- Prevent InjuriesMost athletic injuries involve weak stabilizer muscles, ligaments and connective tissues, which squats help strengthen. They also help prevent injury by improving your flexibility (squats improve the range of motion in your ankles and hips) and balance, as noted above.
- Boost Your Sports Performance — Jump Higher and Run FasterWhether you’re a weekend warrior or a mom who chases after a toddler, you’ll be interested to know that studies have linked squatting strength with athletic ability.1 Specifically, squatting helped athletes run faster and jump higher, which is why this exercise is part of virtually every professional athlete’s training program.
- Tone Your Backside, Abs and Entire BodyFew exercises work as many muscles as the squat, so it’s an excellent multi-purpose activity useful for toning and tightening your behind, abs, and, of course, your legs. Furthermore, squats build your muscles, and these muscles participate in the regulation of glucose and lipid metabolism and insulin sensitivity, helping to protect you against obesity, diabetes and cardiovascular disease.
- Help with Waste RemovalSquats improve the pumping of body fluids, aiding in removal of waste and delivery of nutrition to all tissues, including organs and glands. They’re also useful for improved movement of feces through your colon and more regular bowel movements.
Credit: Fitness Mercola
Artist Sean Yoro (aka Hula), paints murals while floating on the waves, placing his works just above sea level. The murals, all portraits of women, have a hyperrealistic quality that appear as if each is existing just above the tide. Due to the works’ position above the water they reflect perfectly into the waves, the image extending out far from the painted surface.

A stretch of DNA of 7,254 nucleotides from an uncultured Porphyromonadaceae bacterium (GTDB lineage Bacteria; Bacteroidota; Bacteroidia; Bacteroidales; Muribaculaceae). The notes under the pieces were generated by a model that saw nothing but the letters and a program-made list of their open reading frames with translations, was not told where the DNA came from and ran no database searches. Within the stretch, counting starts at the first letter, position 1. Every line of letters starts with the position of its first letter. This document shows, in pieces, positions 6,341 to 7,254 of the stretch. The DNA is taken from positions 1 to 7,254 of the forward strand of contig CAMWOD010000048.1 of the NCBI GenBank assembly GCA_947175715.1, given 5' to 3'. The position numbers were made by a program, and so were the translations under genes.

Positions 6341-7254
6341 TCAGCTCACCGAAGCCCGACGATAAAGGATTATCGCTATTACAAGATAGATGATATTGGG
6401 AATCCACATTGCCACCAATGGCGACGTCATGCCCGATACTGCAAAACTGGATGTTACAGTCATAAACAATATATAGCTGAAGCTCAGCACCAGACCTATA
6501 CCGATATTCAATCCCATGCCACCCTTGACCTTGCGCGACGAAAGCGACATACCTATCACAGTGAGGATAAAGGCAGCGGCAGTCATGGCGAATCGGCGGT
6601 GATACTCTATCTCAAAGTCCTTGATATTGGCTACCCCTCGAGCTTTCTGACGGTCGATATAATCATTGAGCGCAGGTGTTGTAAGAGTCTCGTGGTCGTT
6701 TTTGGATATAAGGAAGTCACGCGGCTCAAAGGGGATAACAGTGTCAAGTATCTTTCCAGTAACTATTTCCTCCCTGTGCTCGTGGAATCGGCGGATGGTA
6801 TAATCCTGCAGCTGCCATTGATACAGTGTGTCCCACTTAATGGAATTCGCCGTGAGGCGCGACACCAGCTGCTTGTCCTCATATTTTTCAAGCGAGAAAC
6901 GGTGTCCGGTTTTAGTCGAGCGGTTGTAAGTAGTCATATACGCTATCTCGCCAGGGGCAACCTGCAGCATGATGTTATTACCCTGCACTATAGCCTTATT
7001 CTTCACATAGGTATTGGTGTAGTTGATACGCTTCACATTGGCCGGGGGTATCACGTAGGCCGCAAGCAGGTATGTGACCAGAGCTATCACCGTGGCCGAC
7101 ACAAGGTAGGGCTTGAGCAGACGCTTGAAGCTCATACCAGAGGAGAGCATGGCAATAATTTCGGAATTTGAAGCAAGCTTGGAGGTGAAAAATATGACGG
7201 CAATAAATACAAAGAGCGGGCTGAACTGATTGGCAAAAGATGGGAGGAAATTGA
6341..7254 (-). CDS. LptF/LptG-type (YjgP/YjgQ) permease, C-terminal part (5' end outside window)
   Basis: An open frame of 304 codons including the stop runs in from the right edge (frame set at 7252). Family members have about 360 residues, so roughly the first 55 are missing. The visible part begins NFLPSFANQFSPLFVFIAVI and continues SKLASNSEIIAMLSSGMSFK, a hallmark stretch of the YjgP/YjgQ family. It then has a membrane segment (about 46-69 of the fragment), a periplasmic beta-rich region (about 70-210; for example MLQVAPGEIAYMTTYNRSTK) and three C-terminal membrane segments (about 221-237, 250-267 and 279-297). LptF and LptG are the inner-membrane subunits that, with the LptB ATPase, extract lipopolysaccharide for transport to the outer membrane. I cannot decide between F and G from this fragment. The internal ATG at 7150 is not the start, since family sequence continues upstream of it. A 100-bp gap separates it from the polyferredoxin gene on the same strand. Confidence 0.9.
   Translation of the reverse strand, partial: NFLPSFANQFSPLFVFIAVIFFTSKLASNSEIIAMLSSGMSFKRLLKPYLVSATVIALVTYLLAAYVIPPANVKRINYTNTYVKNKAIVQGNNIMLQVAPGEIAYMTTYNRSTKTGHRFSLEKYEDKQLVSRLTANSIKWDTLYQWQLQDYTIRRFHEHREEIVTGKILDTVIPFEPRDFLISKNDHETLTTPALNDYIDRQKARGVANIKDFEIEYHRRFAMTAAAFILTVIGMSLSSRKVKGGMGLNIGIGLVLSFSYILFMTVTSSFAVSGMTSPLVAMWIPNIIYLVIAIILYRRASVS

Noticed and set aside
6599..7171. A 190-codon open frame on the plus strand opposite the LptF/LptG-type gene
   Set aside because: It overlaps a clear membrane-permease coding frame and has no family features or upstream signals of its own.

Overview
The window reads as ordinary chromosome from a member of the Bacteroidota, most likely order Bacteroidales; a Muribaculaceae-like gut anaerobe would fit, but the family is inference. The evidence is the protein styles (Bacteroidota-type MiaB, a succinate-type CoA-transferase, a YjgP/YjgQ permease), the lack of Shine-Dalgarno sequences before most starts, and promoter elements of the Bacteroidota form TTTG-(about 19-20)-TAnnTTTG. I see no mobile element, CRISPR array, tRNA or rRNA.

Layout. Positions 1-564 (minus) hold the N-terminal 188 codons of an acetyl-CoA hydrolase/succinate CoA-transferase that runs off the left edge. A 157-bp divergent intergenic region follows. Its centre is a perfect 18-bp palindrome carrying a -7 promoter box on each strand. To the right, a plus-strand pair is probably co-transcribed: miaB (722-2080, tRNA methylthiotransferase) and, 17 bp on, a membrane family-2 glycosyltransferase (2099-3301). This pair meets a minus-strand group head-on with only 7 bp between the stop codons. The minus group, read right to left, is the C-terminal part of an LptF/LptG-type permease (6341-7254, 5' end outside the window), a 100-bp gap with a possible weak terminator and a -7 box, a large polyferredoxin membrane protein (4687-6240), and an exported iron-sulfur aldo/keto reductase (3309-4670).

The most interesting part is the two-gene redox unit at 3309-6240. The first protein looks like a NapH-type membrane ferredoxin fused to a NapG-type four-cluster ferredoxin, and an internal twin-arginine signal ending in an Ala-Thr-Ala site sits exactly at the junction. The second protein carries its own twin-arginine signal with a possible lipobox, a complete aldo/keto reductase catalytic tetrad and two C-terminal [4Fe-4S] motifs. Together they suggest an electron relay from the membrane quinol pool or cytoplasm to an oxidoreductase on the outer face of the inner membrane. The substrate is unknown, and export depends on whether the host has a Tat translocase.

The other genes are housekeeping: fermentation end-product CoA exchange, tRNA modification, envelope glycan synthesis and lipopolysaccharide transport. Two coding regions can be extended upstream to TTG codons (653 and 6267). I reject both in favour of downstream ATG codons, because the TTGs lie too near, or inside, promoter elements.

The NYC-based artist paddles out to paint the murals, balancing his acrylic paint on his board all the while. Hula grew up on the island of Oahu, where he spent most of his days in the ocean. Although he grew up dabbling in graffiti, watercolor, and tattoo art, he didn’t take his work seriously until he began to paint the the human body when he was 21. Hula also uses cracked surfboards as a surface to paint his female portraits, more of which you can see on his Instagram, @the_hula. (via Street Art News)
Credit: This is Colossal
There are many theories to the beginning of the cheeseburger dating back to the 1920s. One story suggests that Lionel Sternberger is reputed to have invented the cheeseburger in 1926 while working at his father’s Pasadena, California sandwich shop, The Rite Spot. During an experiment, he dropped a slice of American cheese on a sizzling hamburger.